Ong Bak

Ong-Bak Finale

My friend Ben came over tonight for dinner and then we watched Ong Bak. This is absolutely one of the most intense martial arts movies I’ve ever seen. The main character (Ting) is acted by Thai boxer Tony Jaa. He does all of his own stunts (like doing a splits under a moving car) and absolutely wreaks havoc!
Some moron stole his village’s Buddha statue, Ong Bak. So Ting goes looking for it, beating the tar out of anyone who gets in his way.
I’ve blogged the cave fight scene. It’s insane. Check it out.



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6 responses to “Ong Bak

  1. Tim Challies

    I’m not sure where the line is between violence and gratuitous violence. But I’m pretty sure that crosses it!

  2. Ian

    I dunno. To me gratuitous is when appendages are flying, blood squirting, people being maimed with swords. Ong Bak didn’t really have that.
    When I think of movies like Kill Bill Vol. 1 or Gangs of New York I think of gratuitous violence. Ong Bak is just amazingly choreographed kung fu!!!

  3. Christian Grewal

    It’s more about marveling at the athleticism. When we watch these types of movies we’re all too well aware that they are choreographed and take for granted that the “story” is only meant to string together these dances. Kind of like a musical, only with more Asians kicking each other and fewer racial stereotypes (I said FEWER).

  4. Ian

    What’s a kung-fu flick without stereotypes?? ;)
    Even the scene where Ting is attacked with a saw blade, there no blood. You don’t even see a wound. For me, the worst part of the movie was the swearing. But I wonder if those words were in the original, or if the translator put them in the sub-titles to appeal to a western audience.
    But watching Tony Jaa is to marvel. All of his stunts were done without wires swinging him around and no special effects. He was incredible.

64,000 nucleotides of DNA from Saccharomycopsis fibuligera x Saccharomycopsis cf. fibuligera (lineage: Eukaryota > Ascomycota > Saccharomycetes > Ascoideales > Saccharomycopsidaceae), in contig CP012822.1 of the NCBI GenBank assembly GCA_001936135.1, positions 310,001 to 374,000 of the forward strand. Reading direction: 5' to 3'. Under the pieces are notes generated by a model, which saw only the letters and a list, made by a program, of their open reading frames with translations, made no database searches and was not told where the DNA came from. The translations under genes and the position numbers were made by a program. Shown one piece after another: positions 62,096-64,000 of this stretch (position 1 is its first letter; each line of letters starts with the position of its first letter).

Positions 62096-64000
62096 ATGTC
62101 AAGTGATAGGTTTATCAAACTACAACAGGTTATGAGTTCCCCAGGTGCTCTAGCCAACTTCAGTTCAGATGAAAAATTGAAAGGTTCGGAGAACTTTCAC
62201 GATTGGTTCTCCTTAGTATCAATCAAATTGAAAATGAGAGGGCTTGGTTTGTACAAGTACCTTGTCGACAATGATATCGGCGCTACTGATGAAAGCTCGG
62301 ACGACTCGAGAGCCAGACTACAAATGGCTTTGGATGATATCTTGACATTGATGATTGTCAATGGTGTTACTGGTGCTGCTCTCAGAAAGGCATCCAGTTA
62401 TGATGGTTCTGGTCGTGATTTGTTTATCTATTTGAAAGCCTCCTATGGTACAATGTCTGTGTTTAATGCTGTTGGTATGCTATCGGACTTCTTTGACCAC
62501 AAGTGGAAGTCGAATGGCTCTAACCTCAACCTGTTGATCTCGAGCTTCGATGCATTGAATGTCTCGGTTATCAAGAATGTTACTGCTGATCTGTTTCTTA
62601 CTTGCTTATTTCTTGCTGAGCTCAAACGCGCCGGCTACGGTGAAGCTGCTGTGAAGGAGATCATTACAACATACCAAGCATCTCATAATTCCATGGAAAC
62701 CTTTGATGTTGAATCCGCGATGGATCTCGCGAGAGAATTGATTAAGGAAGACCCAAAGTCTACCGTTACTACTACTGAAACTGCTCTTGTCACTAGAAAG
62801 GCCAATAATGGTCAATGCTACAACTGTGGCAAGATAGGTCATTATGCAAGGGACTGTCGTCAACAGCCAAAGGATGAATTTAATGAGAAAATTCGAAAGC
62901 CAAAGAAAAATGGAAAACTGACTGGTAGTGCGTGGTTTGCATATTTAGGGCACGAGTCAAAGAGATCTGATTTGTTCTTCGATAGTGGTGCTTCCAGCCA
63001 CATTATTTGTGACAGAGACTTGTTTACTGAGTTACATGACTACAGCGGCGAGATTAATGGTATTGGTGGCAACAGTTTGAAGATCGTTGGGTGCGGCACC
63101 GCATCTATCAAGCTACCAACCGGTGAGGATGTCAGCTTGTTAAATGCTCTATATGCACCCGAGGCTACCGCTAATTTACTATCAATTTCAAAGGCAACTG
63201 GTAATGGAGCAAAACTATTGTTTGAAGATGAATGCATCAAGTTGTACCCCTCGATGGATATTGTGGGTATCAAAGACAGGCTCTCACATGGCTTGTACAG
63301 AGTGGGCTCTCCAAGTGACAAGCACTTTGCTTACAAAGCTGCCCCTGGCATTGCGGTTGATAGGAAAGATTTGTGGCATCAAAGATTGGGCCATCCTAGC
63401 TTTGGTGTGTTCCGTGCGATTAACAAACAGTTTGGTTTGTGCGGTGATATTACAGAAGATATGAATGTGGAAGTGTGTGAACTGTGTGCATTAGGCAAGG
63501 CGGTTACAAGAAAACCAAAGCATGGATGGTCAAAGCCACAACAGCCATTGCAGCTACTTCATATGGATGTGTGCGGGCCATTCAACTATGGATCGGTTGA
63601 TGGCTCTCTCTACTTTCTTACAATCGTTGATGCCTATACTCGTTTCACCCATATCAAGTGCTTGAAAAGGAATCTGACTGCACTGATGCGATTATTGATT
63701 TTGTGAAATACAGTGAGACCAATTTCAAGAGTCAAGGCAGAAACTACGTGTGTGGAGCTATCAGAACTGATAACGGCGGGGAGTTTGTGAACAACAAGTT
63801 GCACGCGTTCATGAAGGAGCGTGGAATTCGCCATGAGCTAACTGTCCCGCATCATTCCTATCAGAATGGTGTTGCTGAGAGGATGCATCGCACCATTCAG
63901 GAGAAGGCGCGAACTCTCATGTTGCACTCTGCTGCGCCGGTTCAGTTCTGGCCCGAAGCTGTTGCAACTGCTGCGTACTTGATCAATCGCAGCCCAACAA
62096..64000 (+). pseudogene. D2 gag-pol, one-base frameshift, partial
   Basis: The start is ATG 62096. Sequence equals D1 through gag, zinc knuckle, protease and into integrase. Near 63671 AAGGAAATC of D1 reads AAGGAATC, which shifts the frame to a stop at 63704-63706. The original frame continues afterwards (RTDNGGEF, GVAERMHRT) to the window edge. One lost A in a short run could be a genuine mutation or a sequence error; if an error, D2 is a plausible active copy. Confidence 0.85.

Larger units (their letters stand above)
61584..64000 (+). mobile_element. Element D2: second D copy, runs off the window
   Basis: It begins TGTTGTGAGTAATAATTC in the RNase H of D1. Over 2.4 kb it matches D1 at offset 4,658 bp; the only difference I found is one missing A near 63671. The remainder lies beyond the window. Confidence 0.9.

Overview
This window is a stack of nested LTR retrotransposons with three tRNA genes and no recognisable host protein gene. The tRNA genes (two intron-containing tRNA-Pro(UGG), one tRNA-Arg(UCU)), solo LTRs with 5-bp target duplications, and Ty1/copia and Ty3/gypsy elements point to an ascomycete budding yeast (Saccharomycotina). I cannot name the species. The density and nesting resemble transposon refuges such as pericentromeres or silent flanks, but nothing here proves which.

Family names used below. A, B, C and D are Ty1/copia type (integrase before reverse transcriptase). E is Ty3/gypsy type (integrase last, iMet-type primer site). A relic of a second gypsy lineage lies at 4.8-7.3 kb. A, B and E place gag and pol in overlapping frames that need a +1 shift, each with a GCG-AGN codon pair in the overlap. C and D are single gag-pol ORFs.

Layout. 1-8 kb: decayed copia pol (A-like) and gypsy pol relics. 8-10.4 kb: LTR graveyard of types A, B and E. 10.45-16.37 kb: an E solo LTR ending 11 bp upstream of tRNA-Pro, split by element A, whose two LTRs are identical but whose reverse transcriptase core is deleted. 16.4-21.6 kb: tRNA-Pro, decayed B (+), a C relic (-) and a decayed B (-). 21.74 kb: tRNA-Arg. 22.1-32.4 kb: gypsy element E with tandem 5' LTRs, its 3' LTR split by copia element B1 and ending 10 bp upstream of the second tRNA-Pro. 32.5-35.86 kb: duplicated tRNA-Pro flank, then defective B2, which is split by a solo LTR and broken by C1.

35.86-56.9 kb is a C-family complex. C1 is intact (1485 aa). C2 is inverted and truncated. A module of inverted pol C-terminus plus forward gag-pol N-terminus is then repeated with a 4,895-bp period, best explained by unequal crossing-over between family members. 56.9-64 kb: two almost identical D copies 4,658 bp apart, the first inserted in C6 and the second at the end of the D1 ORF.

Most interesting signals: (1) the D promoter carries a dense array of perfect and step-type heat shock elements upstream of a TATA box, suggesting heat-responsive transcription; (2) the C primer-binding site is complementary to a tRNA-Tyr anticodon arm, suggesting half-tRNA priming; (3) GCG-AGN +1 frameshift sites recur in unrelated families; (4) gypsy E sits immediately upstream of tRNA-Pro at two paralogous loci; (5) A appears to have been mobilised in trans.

As well, there are redemptive themes to the flick, such as Hum Lae’s turn-around right before he dies. Of course, it’s all Buddha, all the way.

  5. Mel(ody) Grewal

    It’s true. The athleticism required for these stunts is amazing. When I saw this movie, I hardly even remembered what the plot was (and Christian’s right, the plot is pointless anyway). Westerners do these stunts with strings and camera angles. This movie was about work, work and more work. Imagine how much the fighters had to practice to get theis coreography down. Beautiful. One day I hope to see thai boxing become an Olympic event.

    And also, I don’t see anything wrong with telling stories using violent scenes as long as good is good, and bad is bad. One could say God is overly violent in the Old Testament. Sometimes we have to fight to overcome evil. If church elders went to save a battered wife from her abusive husband, and he came out drunk and swinging, would you not block his punches? This man was fighting for the good of his entire village!

  6. Ian

    Uh, “westerners”? What about Crouching Tiger, Hidden Dragon? Or House of Flying Daggers?
    I didn’t realise Ron Howard directed them!! ;) Hehe.

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